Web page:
The student news of St. Paul Academy and Summit School

The Rubicon

The student news of St. Paul Academy and Summit School

The Rubicon

The student news of St. Paul Academy and Summit School

The Rubicon

[STAFF EDITORIAL] Welcome Colegio Malvar students with open hearts and minds

As+the+Spanish+exchange+program+resumes+for+the+first+time+since+pre-covid%2C+the+SPA+community+should+welcome+visiting+students+with+intention+and+warmth.+
Annika Kim
As the Spanish exchange program resumes for the first time since pre-covid, the SPA community should welcome visiting students with intention and warmth.

100% staff agreement

¡Hola, y bienvenidos a SPA!

In English, this translates to “Hello, and welcome to SPA!” These words radiate warmth, hospitality and friendliness, and simply saying them can make someone feel welcomed into the school community. Small acts of kindness like this are easy, and everyone in the upper school should give them a try as we welcome the Spanish exchange students from Colegio Malvar in Spain.

Colegio Malvar is a bilingual colegio concertado (similar to a charter school in the United States) located in Arganda del Rey. Prior to the coronavirus pandemic, exchanges between SPA and Colegio Malvar took place numerous times across over 14 years of partnership. Now, as health and safety concerns have returned to near-normal, the exchanges are back up and running. This year, students from Spain will arrive on Thursday for two weeks of living in the Twin Cities, learning at school, and experiencing American culture. In the beginning of June, host students from the upper school will travel to Spain for their own exchange trip.

None of the current students in the upper school have experienced an exchange during their time at this campus. This year’s exchange is a new chance for everyone to interact with and learn from the Spanish students. Though some of their time will be spent with host families and away on field trips/additional programming, the Colegio Malvar students will be on campus often to attend classes, practice with sports teams and engage in community events. It it up to the upper school community to ensure they feel welcome.

In order to cultivate a welcoming community and make these two weeks rewarding ones, all students in the upper school have a crucial responsibility to reach out to the Spanish visitors.

Although creating new friendships and talking to unfamiliar people can be difficult and even nerve-wracking, this exchange provides a rare opportunity to form bonds with other high school students from across the globe. In order to cultivate a welcoming community and make these two weeks rewarding ones, all students in the upper school have a crucial responsibility to reach out to the Spanish visitors.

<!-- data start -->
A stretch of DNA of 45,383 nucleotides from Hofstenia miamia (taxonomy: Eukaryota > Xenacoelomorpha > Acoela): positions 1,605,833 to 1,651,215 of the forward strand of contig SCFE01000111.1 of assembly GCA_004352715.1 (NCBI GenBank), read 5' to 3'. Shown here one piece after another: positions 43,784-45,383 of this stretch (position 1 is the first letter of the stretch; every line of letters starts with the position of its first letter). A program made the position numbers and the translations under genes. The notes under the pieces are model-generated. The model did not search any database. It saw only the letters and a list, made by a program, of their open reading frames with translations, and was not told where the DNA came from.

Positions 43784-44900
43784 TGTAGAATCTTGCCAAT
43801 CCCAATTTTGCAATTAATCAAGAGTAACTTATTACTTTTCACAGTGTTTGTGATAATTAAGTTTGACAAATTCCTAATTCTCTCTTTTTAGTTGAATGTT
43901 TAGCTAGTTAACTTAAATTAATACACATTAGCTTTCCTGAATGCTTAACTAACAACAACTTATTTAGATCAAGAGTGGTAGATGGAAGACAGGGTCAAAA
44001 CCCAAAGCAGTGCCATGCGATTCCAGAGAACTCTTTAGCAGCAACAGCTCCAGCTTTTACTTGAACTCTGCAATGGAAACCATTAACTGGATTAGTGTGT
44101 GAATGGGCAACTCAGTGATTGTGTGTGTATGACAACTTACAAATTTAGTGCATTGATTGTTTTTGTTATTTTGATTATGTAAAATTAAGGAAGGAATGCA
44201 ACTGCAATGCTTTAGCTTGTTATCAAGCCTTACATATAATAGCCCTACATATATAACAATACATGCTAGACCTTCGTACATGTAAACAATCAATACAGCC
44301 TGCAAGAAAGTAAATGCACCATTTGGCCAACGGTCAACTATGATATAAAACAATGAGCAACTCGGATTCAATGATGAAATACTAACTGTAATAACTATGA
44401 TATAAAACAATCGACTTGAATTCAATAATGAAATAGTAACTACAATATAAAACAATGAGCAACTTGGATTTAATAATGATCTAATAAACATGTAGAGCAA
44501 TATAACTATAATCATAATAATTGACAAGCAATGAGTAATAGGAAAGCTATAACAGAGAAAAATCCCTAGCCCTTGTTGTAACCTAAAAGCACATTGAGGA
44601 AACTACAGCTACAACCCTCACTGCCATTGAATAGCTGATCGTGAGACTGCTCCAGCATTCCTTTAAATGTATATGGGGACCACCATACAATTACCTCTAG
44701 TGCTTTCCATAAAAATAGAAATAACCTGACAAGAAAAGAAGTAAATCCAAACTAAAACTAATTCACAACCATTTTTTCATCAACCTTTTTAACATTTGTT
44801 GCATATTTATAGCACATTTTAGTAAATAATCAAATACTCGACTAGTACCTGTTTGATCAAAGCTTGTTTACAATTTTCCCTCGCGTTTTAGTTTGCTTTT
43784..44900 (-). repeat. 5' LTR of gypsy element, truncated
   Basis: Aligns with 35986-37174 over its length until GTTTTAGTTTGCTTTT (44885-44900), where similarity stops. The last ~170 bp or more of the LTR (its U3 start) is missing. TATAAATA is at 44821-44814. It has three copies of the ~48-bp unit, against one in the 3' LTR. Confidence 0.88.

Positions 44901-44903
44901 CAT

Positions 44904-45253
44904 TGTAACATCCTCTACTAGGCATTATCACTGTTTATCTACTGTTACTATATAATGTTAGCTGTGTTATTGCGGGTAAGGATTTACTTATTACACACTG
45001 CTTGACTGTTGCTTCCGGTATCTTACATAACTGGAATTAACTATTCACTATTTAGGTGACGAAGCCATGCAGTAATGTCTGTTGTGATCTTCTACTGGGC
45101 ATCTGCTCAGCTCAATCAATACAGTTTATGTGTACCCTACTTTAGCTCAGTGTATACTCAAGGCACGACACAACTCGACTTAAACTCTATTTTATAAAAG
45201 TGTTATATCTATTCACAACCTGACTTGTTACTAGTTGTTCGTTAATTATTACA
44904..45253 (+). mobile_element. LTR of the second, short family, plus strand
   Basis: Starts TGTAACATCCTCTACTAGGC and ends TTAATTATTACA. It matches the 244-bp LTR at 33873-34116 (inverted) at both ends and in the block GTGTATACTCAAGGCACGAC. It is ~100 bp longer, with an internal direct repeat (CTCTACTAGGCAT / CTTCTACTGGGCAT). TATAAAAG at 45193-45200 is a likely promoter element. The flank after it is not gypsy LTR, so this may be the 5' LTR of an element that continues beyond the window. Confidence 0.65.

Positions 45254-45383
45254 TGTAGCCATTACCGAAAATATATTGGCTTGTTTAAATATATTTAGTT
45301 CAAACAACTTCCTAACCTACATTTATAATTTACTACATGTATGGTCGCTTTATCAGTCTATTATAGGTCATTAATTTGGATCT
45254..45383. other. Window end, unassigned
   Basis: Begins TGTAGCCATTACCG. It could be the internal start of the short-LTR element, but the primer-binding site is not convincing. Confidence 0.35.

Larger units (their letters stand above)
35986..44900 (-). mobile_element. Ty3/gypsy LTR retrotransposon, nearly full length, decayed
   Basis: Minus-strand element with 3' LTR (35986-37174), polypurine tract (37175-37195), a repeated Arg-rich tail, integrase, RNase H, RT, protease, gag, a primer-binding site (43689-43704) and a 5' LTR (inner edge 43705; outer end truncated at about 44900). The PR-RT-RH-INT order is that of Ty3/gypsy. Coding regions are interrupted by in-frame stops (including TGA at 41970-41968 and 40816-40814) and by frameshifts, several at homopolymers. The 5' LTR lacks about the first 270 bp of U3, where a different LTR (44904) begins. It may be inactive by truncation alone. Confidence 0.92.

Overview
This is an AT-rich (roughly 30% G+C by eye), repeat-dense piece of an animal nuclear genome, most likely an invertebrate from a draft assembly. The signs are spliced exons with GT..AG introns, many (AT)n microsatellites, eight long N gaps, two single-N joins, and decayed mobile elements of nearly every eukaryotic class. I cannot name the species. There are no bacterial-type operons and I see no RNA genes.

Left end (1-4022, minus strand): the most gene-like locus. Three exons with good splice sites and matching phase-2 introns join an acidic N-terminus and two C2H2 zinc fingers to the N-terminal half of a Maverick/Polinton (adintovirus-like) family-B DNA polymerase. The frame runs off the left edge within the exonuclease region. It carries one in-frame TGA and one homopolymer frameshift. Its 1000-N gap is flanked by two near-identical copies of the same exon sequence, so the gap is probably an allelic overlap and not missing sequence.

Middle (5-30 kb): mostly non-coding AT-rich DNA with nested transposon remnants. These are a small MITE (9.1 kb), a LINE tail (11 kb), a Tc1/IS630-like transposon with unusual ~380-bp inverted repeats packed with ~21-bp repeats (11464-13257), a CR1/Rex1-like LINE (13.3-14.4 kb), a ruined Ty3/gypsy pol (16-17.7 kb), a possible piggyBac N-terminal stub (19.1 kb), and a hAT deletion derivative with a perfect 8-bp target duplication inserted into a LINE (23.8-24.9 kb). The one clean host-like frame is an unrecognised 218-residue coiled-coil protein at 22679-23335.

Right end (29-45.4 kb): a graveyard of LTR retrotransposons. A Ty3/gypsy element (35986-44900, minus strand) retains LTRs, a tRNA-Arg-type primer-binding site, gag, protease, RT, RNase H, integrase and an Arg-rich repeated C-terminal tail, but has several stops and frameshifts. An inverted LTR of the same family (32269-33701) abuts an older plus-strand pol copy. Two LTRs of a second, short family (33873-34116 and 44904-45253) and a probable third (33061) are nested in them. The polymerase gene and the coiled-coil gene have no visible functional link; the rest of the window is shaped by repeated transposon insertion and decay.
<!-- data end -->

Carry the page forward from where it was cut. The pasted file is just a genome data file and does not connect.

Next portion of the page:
Reaching out can be something small and simple like giving one of the exchange students a place to sit at lunch, including them in group work during class and offering to answer any questions they may have about SPA. On the other hand, reaching out can also mean inviting the students to social events or hangouts outside of school in order to get to know them on a deeper, more personal level. Regardless of how we each choose to engage with the Colegio Malvar students, every action makes a difference.

Another important aspect to acknowledge about the Spanish exchange is that we all have so much to learn from the visiting students. It’s uncommon for kids in high school to get the chance to interact with others their age from a country 4,300 miles away. So, take this opportunity to ask questions and learn something new about life in Spain. What are important aspects of Spanish culture? What foods do they eat and what traditions do they have? What is the climate like? What does a typical school day look like?

However, we also must remember that asking questions does not mean treating the exchange students like strange foreigners. They are not under a microscope for us to observe. Be cautious not to bombard the visitors with overwhelming or insensitive questions, but instead, offer the same respect and thoughtfulness we would give to each other. The upper school community should feel like a safe and welcoming temporary home for the Spanish students.

These upcoming two weeks are a gift to be celebrated and should not be taken for granted. Working together to establish connections and learn from one another, Colegio Malvar and SPA can join hands for a successful and meaningful exchange—the first in several years. ¡Vamos!

This story was updated Sept. 18.

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About the Contributors
Annika Kim, Illustrator
My name is Annika Kim (she/her). I work as the Illustrator for the Rubicon, and this is my second year officially on staff. At school, I work on Iris Art & Lit magazine and act in the theatre productions. I love animation and want to combine computer science with art to tell a story. I can be reached at [email protected].

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